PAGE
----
The Copenhagen Diagnosis: Sobering Update on the Science

Discussion in 'News from around the damp planet' started by Michaelangelica, Dec 1, 2009.

  1. Michaelangelica

    Michaelangelica Junior Member

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    https://e360.yale.edu/content/feature.msp?id=2214
     
  2. ecodharmamark

    ecodharmamark Junior Member

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    Re: The Copenhagen Diagnosis: Sobering Update on the Science

    In an e-mail message from Antarctica, where he is doing fieldwork, Robert Bindschadler, of NASA, said the group had been prompted to write the report by “the rapidity and serious consequences of climate change.”

    Georg Kaser, a glaciologist at the University of Innsbruck, said he hoped policymakers would respond to the report by deciding to “totally phase out fossil-fuel burning within the next two decades.”

    “Dreaming is allowed,” he added. “Frankly speaking, I would not like to be a policymaker that has just two options: one, phasing out fossil fuel burning immediately, or two, committing our society to major and long-lasting changes in the climate system.”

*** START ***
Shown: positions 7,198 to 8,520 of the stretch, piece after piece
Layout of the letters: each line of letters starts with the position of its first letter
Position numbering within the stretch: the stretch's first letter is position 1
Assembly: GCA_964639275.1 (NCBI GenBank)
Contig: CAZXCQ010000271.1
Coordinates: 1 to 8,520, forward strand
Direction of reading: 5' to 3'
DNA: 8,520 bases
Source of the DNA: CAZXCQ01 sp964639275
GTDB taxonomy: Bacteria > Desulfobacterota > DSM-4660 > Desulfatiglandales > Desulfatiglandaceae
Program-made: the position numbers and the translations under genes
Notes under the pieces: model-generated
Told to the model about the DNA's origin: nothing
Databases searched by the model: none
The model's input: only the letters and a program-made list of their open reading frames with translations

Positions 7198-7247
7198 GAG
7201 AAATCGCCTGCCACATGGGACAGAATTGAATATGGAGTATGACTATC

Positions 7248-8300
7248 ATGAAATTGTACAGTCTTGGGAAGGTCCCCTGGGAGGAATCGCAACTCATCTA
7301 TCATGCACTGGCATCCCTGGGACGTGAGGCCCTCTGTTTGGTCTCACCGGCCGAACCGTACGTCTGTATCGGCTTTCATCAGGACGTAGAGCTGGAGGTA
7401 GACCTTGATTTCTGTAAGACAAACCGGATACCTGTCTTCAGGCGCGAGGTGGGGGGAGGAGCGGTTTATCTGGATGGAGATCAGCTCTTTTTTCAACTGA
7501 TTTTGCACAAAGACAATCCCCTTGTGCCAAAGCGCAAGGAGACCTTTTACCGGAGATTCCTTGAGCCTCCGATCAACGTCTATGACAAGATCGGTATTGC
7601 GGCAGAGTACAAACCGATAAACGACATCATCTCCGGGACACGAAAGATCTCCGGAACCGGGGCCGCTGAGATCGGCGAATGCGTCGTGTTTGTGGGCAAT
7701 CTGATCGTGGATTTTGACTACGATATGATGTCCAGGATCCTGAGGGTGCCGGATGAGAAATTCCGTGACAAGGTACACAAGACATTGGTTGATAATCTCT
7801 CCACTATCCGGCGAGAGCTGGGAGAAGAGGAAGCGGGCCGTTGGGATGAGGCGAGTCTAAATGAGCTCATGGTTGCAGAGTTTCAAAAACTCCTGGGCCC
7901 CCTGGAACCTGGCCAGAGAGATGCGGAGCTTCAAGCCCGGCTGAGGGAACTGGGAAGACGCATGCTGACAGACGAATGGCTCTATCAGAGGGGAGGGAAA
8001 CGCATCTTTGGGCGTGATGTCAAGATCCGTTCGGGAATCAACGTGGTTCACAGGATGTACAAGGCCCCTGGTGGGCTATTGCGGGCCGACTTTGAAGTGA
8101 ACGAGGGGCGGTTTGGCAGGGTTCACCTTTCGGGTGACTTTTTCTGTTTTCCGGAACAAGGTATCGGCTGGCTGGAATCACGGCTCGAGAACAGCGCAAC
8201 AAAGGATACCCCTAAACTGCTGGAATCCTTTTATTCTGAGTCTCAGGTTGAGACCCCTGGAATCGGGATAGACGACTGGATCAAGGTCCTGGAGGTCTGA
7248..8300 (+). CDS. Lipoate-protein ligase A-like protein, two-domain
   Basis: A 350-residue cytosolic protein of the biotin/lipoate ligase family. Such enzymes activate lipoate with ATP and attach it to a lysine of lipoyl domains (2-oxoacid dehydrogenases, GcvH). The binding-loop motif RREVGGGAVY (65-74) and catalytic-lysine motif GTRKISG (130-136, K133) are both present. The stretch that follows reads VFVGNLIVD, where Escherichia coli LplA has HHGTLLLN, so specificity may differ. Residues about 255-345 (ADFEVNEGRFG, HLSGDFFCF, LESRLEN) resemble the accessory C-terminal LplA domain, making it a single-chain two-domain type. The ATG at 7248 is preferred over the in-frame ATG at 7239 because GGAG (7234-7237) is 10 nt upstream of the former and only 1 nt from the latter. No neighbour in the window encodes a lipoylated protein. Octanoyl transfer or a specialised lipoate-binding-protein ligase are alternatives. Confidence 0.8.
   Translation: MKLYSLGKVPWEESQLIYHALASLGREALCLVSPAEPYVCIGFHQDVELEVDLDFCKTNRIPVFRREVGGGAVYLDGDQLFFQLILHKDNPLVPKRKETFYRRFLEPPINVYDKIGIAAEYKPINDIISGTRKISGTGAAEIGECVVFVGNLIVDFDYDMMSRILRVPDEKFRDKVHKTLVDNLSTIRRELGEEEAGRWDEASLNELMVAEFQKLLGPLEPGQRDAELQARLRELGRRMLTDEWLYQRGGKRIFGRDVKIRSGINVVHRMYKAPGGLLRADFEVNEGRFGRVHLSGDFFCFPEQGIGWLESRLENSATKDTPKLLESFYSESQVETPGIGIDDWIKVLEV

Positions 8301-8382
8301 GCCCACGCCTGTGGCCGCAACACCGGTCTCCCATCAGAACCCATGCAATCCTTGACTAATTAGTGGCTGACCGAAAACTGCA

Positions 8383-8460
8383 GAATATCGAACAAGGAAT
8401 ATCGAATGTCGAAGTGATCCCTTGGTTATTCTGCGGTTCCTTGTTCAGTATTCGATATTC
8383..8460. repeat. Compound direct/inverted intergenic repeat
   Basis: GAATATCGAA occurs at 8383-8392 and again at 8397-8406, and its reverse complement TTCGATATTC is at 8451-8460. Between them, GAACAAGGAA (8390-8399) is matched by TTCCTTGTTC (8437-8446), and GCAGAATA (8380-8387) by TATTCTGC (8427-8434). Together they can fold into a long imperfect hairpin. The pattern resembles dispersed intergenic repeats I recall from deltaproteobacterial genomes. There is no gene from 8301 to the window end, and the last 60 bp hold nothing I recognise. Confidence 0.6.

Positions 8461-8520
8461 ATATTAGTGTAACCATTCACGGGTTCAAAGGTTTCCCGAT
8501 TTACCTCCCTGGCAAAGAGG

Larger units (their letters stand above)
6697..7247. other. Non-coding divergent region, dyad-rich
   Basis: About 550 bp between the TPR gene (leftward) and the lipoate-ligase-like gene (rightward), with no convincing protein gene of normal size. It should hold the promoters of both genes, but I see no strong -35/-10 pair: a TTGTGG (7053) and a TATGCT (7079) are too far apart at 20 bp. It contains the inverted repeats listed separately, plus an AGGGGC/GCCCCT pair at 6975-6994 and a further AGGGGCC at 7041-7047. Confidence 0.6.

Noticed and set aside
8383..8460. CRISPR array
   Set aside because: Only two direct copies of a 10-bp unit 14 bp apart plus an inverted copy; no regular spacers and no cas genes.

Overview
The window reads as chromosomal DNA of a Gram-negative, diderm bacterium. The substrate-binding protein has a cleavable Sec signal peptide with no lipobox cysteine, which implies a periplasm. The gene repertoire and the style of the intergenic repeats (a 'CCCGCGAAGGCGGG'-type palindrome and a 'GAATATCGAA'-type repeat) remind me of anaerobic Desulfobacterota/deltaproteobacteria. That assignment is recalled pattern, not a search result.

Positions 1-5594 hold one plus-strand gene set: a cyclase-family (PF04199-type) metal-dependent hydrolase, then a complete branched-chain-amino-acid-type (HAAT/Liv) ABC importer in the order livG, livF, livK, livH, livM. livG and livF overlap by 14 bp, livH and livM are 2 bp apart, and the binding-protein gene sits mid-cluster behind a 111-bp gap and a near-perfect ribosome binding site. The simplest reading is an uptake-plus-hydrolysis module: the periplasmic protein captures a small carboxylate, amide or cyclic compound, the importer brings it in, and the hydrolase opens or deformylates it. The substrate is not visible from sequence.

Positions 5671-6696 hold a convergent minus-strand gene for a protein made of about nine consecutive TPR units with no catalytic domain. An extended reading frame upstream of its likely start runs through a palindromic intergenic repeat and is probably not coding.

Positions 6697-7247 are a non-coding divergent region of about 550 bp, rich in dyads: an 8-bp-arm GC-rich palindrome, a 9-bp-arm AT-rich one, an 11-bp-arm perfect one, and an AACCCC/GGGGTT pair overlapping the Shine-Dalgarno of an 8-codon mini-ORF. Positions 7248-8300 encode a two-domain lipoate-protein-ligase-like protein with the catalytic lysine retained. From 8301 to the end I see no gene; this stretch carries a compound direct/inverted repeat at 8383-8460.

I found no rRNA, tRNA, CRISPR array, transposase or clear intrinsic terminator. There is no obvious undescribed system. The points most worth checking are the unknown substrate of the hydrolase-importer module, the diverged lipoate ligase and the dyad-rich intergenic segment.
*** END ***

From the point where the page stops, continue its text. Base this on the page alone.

To me, it seems like such a simple decision to make, but then I do tend to appreciate the simpler things in/of life.

    At times like this I'm reminded of John Lennon's Imagine...

    Here's a recent one for all you Copenhagen groupies:

    TNR Q&A: Dr. Stephen Schneider

    One of the world's leading climatologists discusses the line between science and activism.


    By Marilyn Berlin Snell, 9 Nov 2009

    Not many Ph.D. students expect their research to generate outrage among Washington pundits decades later, but, as it turns out, that's exactly what happened to Stephen Schneider. Back in 1971, Schneider was studying plasma physics at Columbia and moonlighting as a research assistant at NASA's Goddard Institute for Space Studies.There, he co-authored an article for Science arguing that the warming effect caused by rising amounts of carbon-dioxide in the atmosphere would be swamped by the cooling effect caused by aerosol pollution like dust and smoke. As it turned out, Schneider and his colleagues had made a calculation error - they neglected to account for the fact that aerosols were regional while CO2 was global - and their prediction of global cooling was later shown to be mistaken. Normally, that mistake would be unremarkable - a textbook example of how science advances and corrects its errors. Yet the paper is still, to this day, fodder for conservatives like George Will, who often bring up Schneider's earlier predictions as a reason why we shouldn't believe today's scientific consensus that the Earth is warming...


    https://stephenschneider.stanford.edu/Pu ... neider.pdf

    Happy reading, Markus.
     

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